Infrastructure Spending: Pennies From Heaven or Green Stress?
The U.S. electric utilities, from big IOUs to distribution-only rural electric cooperatives, are waiting to see how the $1 trillion infrastructure bill, which President Biden signed into law on November 15, will affect them. The best estimate is that about $73 billion will make its way directly to the electric utility industry.
There is a growing consensus in the industry that transmission is a national priority, and that broadband will get a needed boost. But some fear that remnants of the Green New Deal will emerge in the administration of the funds, forcing utilities into actions which they believe to be detrimental. Friction is possible.
The Department of Energy, the principal disbursing agent, is holding meetings, requesting information, and beginning to establish procedures and priorities. How vocal should utilities be? Will they all be heard?
DOE won’t be the only agency concerned with grid upgrading and other projects. The Environmental Protection Agency, the Department of Homeland Security, the Department of the Interior, and the Federal Energy Regulatory Commission will be involved too.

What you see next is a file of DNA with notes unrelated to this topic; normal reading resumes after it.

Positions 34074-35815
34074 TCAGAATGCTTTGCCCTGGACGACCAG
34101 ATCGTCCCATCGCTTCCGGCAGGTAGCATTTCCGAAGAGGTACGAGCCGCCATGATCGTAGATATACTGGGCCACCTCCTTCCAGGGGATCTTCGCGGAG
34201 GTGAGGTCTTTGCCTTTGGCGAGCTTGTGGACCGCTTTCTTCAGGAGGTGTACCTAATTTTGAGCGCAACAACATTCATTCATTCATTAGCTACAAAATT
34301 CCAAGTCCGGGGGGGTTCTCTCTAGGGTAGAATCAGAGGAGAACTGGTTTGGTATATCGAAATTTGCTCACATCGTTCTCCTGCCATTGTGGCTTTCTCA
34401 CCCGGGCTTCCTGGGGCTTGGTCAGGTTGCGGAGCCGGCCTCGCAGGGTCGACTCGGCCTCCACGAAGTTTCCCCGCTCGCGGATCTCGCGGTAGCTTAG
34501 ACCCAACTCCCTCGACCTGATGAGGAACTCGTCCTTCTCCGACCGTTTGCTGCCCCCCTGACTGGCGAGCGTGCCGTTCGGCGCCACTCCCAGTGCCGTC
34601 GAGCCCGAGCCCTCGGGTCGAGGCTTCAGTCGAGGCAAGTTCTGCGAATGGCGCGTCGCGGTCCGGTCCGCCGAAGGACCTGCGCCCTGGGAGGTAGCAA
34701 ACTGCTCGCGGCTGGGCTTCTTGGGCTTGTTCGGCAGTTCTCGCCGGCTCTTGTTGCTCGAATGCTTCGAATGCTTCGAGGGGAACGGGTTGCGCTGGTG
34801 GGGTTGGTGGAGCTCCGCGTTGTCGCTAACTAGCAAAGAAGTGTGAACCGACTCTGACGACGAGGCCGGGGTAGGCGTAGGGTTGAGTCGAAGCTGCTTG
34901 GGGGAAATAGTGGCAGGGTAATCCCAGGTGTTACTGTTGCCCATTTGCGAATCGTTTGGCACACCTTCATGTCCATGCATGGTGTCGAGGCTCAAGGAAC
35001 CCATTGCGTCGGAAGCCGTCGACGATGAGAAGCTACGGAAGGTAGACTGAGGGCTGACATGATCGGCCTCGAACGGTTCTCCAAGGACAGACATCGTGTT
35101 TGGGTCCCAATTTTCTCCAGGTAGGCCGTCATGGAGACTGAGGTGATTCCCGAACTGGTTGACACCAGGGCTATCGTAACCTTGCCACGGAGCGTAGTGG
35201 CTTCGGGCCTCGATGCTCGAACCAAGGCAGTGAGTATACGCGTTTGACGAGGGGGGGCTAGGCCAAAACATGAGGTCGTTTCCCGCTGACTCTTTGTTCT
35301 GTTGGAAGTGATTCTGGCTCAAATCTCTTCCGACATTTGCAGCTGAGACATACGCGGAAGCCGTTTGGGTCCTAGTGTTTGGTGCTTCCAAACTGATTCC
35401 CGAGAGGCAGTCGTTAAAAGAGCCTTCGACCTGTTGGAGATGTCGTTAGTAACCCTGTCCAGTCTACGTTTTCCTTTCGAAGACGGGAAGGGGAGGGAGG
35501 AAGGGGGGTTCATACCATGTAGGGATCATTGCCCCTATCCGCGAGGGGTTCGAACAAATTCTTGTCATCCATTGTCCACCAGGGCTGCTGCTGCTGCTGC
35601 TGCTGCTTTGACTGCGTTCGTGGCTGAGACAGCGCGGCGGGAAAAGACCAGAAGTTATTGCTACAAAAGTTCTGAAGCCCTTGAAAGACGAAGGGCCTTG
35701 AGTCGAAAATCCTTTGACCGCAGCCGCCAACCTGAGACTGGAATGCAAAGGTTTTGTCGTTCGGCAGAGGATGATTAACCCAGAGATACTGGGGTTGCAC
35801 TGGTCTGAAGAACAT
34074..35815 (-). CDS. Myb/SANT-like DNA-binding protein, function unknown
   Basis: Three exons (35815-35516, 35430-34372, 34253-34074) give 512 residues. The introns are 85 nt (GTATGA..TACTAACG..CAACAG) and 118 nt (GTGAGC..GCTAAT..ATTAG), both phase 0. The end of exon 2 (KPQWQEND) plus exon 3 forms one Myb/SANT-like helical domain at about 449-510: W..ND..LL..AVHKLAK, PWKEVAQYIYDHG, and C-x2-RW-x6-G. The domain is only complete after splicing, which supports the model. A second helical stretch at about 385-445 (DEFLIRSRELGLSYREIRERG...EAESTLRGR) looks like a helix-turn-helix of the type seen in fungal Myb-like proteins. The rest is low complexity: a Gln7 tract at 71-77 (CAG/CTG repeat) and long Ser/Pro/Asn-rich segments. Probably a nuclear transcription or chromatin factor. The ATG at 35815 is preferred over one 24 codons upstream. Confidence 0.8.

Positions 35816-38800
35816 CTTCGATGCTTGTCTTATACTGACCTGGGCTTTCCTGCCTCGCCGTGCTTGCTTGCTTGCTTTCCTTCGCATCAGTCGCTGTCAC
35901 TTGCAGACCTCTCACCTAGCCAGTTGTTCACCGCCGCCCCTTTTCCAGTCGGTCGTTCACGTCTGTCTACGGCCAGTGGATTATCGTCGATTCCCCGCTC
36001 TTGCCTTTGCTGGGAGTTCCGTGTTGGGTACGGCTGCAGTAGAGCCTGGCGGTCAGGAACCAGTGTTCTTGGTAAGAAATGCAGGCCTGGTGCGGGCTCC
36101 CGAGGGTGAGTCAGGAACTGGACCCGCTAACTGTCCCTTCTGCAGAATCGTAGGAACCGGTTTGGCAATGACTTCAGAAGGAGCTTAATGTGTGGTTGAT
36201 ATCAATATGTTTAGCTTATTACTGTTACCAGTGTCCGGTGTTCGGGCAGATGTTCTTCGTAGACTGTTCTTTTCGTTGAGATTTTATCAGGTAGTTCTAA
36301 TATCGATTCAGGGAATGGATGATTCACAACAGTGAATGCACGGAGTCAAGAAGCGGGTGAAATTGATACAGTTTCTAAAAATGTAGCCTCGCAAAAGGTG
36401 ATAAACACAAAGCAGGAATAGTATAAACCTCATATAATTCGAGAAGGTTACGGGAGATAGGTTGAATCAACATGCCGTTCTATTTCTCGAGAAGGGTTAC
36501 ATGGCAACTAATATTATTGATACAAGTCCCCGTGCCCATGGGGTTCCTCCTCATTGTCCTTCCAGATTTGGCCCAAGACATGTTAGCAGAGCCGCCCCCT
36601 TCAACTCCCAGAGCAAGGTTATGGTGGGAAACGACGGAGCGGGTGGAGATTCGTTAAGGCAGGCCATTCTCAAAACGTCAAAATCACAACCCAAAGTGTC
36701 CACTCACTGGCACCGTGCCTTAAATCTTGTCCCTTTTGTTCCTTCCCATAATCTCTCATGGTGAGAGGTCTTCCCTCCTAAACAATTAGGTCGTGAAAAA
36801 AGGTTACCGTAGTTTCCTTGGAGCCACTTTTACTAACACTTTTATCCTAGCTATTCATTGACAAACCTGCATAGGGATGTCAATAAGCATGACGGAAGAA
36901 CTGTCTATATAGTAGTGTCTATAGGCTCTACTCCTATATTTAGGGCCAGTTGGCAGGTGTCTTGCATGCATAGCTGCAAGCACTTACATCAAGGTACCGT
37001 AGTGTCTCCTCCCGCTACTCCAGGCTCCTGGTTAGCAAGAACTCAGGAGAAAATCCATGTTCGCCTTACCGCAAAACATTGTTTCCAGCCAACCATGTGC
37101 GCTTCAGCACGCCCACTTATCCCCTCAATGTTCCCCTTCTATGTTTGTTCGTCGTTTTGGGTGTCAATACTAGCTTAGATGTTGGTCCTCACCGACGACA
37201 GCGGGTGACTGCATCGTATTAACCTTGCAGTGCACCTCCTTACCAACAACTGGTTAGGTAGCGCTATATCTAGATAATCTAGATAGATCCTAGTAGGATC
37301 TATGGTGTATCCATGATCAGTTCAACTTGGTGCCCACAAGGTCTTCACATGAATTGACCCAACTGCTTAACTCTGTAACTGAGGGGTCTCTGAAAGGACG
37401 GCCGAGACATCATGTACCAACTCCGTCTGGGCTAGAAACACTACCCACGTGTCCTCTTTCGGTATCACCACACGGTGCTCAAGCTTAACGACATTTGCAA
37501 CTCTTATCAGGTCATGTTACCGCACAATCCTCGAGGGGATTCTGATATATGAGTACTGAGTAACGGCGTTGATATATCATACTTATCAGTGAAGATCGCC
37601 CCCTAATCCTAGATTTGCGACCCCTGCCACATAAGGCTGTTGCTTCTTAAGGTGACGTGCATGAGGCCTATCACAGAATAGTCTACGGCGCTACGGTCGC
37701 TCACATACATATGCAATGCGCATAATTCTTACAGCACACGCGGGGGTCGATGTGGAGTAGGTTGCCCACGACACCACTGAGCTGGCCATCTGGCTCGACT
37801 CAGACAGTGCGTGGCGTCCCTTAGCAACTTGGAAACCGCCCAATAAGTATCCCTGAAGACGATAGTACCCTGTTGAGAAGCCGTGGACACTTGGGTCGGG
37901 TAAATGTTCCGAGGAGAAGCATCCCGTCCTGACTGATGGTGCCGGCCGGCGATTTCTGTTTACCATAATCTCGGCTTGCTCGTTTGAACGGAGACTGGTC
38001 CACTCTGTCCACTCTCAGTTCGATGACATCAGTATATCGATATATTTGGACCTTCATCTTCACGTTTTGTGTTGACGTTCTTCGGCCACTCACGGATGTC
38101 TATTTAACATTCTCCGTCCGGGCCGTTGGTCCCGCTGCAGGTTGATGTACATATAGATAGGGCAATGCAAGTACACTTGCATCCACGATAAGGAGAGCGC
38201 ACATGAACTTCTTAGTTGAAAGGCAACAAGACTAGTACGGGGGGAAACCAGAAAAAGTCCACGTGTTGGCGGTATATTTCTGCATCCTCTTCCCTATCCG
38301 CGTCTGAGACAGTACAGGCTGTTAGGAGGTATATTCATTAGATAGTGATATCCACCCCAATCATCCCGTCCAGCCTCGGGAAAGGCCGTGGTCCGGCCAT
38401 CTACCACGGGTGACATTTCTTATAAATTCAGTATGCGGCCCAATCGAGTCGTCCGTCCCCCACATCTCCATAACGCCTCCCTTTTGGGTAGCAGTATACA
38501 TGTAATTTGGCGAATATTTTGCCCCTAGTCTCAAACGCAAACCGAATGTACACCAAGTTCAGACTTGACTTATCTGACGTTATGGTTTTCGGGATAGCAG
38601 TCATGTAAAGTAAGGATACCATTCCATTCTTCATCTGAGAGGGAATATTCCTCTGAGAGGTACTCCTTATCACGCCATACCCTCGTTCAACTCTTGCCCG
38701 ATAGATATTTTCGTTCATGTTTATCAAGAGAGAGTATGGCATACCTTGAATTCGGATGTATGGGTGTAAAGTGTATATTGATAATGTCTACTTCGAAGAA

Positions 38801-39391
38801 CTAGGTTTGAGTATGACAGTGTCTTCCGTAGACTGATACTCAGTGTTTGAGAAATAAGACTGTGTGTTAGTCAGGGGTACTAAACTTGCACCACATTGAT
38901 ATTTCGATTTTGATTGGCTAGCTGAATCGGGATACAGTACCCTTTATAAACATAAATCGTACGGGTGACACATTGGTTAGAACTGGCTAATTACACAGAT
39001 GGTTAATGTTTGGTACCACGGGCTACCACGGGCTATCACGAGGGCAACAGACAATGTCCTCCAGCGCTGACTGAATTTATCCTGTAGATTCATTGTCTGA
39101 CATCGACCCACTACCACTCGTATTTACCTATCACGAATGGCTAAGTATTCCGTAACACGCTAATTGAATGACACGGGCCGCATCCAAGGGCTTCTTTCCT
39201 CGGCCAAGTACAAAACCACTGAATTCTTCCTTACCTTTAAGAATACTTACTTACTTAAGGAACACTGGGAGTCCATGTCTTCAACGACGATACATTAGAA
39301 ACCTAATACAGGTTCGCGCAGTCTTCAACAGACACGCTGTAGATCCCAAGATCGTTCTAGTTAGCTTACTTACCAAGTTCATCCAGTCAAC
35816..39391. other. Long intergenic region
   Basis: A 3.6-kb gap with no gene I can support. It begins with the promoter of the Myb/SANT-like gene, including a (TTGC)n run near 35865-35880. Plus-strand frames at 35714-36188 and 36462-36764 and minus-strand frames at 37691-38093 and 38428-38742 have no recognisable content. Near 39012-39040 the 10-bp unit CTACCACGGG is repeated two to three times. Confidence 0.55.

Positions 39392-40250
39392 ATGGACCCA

USEA has assembled a panel of utility experts to talk about when and how the funds will be disbursed. They will be questioned by a panel of knowledgeable reporters. USEA Acting Executive Director Sheila Hollis will give opening remarks, and Llewellyn King, who organized this briefing, will moderate.
Justin Driscoll, Interim President & CEO, New York Power Authority
Andrew Shaw, Partner, Dentons
Katie Jereza, Vice President of Corporate Affairs, EPRI
Peter Londa, President & CEO, Tantalus
Robert Walton, Utility Dive
Ellie Potter, S&P Global
Jeff Beattie, The Energy Daily
Ken Silverstein, Forbes